I turned 50 years old in 2013. That, in itself, is an exciting milestone. To celebrate this milestone year, I started planning for it in 2012. I decided for my 50th birthday, I would run a 50 mile ultra marathon. To do that, I knew it would take a lot of planning and racing to be ready.
I started my year by running the Disney Goofy Challenge in January. You run a half marathon on Saturday and the full marathon on Sunday. I had a great time, met some wonderful people and felt my journey was on track toward the 50 miler.
The months leading up to the 50 miler in April were filled with long runs. I was running 50-60 miles per week and 40 of those miles were on the weekends. The back to back long runs were the best way to prepare my body for the 50 miles I would run in Nevada. While there was no way to prepare myself for the high elevation of the course, I knew practicing proper fueling and hydration would be critical. I did that for several months. Then, race day arrived. As I wrote about in a previous blog, this race was perfect…the only perfect race I have ever run. It was perfect in the sense that there was nothing that went wrong, nothing I felt I could have done better or differently. I packed my drop bags with everything I needed (and a whole lot of things I didn’t need, but you never know), I fueled and paced well and because of that, my last three miles were my fastest miles of the entire race. I went to the hotel and took an ice bath so I could run the 10k the next morning and walk and run with my friends I’d met on the course the previous day that were completing the 100 mile race. It was an amazing milestone and milestone birthday.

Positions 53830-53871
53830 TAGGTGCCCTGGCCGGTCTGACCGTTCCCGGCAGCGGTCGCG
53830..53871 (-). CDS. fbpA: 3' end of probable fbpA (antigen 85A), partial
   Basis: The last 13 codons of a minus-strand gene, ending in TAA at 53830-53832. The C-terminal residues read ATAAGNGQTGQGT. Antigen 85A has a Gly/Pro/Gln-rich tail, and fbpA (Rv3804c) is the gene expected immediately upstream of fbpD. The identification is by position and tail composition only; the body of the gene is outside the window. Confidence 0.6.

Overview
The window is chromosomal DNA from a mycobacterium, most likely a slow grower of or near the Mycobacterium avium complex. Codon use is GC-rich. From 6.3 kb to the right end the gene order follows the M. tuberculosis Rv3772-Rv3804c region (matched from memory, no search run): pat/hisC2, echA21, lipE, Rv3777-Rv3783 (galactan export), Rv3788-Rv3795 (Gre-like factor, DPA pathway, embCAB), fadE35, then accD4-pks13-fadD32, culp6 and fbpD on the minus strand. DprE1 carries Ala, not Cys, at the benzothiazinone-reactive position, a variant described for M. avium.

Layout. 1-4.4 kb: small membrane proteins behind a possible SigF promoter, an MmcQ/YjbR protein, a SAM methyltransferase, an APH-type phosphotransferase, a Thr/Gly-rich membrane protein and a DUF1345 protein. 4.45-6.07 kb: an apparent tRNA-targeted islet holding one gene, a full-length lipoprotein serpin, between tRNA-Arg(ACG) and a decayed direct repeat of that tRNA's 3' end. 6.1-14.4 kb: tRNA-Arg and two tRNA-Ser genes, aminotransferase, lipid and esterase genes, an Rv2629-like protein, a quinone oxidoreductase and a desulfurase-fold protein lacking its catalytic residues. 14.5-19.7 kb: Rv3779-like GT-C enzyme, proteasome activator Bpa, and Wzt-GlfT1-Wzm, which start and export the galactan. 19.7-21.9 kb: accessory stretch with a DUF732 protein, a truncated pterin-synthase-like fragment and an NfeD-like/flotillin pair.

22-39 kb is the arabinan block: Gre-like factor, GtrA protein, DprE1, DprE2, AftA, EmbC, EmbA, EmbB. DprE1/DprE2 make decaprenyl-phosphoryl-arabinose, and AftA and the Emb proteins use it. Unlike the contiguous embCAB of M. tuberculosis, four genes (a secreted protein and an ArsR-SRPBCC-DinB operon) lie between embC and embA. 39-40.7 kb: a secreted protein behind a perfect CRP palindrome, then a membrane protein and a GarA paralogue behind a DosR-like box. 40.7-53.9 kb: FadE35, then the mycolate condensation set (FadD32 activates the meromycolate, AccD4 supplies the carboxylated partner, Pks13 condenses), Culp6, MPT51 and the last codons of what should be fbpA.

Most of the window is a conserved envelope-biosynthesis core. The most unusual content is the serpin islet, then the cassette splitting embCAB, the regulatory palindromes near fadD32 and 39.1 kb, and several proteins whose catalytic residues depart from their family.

A couple weeks later, I ran the 10k and the 5k back to back at the Flying Pig with the women I have been volunteering for the last three years. These women are a great joy and blessing in my life. They are all recovering addicts. Teaching them the importance of a healthy living lifestyle and watching them on their journey to sobriety and independence is inspiring. Over the last several years, I have spent every Tuesday training these women at the Y to help them improve their fitness. One Thursday each month I teach them about how to live a healthier life through nutrition and exercise and then I cook them a healthy lunch and healthy dinner so that they have healthy left overs for the weekend. I often say that Tuesdays and Thursdays are my favorite days of the week because these women mean more to me than words can adequately express.
In July, I launched the healthy cooking division of my fitness firm. As a public relations and marketing professional, I realized that marketing the cooking and the fitness sides of Abel Fitness Training separately was the best strategy for success. So, Abel Fitness Training http://www.abelfitness.com focuses purely on healthy and safe exercise education and training. The cooking division, Abel to Cook http://www.abeltocook.com, focuses solely on teaching people how to cook healthy meals that are fast, easy and figure-friendly.
In the summer, I ran a half marathon in Cincinnati as I prepared to run the Marine Corp Marathon in October. The Marine Corp Marathon (I wrote a blog about it too) was one of the most moving and meaningful races I have run to date. I was honored to run it.
In October I hit another major milestone. My public relations firm, Abel Associates Public Relations http://www.abelpr.com, celebrated its 20th anniversary. One of the most joyous parts of this milestone is that most of the clients who were with me in the early years are still with me today. I’m truly grateful for their loyalty and friendship over the last two decades.
People often ask me which of my two companies is my favorite. I tell them having two companies is like having two children. You love them both equally, but differently. Both of my corporate children bring me great joy and I’m grateful for both of them.